TOKYO – Japan was planning to slap its own set of economic sanctions on North Korea after the hardline regime flatly rejected a U.N. Security Council resolution condemning its recent ballistic missile tests, Japanese media reported Monday.
Above and beyond sanctions already called for in the U.N. resolution, Tokyo was considering banning cash remittances and freezing assets held by North Korea, according to major Japanese newspapers including the business daily Nihon Keizai.
Prime Minister Junichiro Koizumi, however, said Japan would consider helping North Korea with its economic development if the communist state agreed not to fire any more missiles and returned to six-nation talks on its nuclear weapons program.
"The door is not closed," he said. "The North must return to talks as soon as possible."
Koizumi was speaking in St. Petersburg, Russia at the close of the G-8 summit where leaders of the world's industrialized nations also called on Pyongyang to reinstate a self-imposed moratorium on long-range missile tests.
Koizumi had to settle for a somewhat weaker statement than he had hoped — the G-8 did not endorse strong sanctions or measures to enforce compliance on a launch freeze.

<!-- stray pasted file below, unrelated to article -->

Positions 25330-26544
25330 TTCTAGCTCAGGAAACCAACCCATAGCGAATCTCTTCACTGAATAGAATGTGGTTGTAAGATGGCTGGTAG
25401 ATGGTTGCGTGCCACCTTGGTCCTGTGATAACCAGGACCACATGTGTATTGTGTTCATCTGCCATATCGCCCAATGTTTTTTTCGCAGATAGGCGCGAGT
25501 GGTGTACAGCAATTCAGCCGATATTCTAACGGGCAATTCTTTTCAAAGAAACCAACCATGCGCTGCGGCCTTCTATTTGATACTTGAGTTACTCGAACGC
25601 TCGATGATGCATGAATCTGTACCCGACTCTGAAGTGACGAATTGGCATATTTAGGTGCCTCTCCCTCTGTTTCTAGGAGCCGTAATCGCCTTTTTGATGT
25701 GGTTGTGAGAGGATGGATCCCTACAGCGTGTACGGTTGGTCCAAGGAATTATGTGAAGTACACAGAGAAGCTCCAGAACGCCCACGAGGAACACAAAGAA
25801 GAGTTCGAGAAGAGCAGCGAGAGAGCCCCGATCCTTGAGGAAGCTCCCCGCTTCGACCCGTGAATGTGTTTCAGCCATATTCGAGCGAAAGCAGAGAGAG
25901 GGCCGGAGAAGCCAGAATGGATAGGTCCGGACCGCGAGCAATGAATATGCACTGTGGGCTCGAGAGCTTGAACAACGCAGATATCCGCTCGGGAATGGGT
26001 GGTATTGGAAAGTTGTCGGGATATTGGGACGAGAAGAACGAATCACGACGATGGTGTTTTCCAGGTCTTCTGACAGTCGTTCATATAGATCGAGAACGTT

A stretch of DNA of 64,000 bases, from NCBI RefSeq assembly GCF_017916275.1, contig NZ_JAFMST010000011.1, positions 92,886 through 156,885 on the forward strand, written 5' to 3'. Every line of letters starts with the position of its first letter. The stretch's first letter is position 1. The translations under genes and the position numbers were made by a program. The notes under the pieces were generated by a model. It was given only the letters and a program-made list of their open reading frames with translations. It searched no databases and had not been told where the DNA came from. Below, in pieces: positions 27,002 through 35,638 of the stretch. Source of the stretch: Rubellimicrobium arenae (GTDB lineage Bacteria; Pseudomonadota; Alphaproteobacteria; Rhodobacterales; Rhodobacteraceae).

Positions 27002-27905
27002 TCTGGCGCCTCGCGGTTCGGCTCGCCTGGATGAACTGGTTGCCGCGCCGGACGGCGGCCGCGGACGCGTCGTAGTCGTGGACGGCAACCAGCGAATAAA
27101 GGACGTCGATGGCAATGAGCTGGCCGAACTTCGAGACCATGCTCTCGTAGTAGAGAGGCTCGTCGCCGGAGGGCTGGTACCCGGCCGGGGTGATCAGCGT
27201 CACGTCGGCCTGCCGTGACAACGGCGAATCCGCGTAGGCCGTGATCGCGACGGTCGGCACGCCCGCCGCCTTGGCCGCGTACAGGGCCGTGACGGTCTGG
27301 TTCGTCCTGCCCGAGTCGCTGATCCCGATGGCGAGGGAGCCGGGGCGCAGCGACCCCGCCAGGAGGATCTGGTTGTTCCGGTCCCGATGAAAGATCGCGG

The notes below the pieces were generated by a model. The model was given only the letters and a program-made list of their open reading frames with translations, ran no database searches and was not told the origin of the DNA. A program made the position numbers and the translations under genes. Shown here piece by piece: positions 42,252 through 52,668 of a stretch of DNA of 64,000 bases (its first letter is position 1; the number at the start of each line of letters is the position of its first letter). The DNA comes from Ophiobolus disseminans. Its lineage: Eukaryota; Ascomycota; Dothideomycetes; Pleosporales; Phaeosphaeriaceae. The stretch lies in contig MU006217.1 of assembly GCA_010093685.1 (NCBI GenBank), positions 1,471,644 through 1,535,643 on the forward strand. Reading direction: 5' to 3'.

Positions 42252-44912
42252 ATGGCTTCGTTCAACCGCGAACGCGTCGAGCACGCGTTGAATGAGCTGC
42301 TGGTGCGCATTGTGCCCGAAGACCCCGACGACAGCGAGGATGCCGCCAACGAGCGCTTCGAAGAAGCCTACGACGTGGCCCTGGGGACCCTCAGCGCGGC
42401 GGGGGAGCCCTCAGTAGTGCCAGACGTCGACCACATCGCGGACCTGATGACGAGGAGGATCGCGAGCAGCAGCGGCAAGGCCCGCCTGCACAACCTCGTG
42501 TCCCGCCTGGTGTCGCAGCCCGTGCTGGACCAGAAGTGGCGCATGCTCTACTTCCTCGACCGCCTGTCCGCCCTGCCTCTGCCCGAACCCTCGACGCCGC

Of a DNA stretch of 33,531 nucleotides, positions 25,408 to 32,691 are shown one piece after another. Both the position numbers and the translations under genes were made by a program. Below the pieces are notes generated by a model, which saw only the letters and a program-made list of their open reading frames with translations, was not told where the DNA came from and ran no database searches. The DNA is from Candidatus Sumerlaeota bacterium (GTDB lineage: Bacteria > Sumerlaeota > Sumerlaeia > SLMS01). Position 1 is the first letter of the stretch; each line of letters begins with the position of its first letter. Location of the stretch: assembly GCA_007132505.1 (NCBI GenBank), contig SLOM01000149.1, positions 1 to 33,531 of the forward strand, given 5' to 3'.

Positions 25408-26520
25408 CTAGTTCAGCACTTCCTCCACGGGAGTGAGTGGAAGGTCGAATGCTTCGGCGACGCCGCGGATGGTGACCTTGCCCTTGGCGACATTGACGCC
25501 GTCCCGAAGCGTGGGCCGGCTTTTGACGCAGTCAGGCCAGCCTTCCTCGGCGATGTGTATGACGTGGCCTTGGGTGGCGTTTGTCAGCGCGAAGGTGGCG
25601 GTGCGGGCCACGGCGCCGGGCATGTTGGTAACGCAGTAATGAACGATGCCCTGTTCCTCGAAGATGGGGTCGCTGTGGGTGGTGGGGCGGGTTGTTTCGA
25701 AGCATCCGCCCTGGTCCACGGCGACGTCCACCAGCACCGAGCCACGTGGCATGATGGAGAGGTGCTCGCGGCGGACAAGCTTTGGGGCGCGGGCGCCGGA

Japan already has in place limited sanctions against North Korea that it imposed immediately after Pyongyang test fired seven missiles earlier this month, but Chief Cabinet Secretary Shinzo Abe instructed Sunday that the additional steps be taken in response to North Korea's rejection of the U.N. resolution, the reports said.
North Korea drew international condemnation this month after firing the missiles, including a long-range Taepodong-2 believed capable of reaching parts of the U.S., violating a self-imposed moratorium.
On Saturday, the U.N. Security Council unanimously passed a resolution criticizing the launches and banning all U.N. member states from dealing with North Korea on material or technology for missiles or weapons of mass destruction.
The North's U.N. ambassador promptly rejected the resolution at the Security Council and left the chamber, a breach of typical diplomatic protocol. On Sunday, the North's Foreign Ministry warned of further repercussions.
Tokyo has so far only imposed limited sanctions against North Korean in the wake of its missile tests, including barring a trade ferry from Japanese ports.
Japan would carefully consider when to impose the additional sanctions that could be contingent on whether Pyongyang moves to test more missiles, the Nihon Keizai said.
Japan also plans to ask other countries to take similar measures against North Korea, Kyodo News agency reported.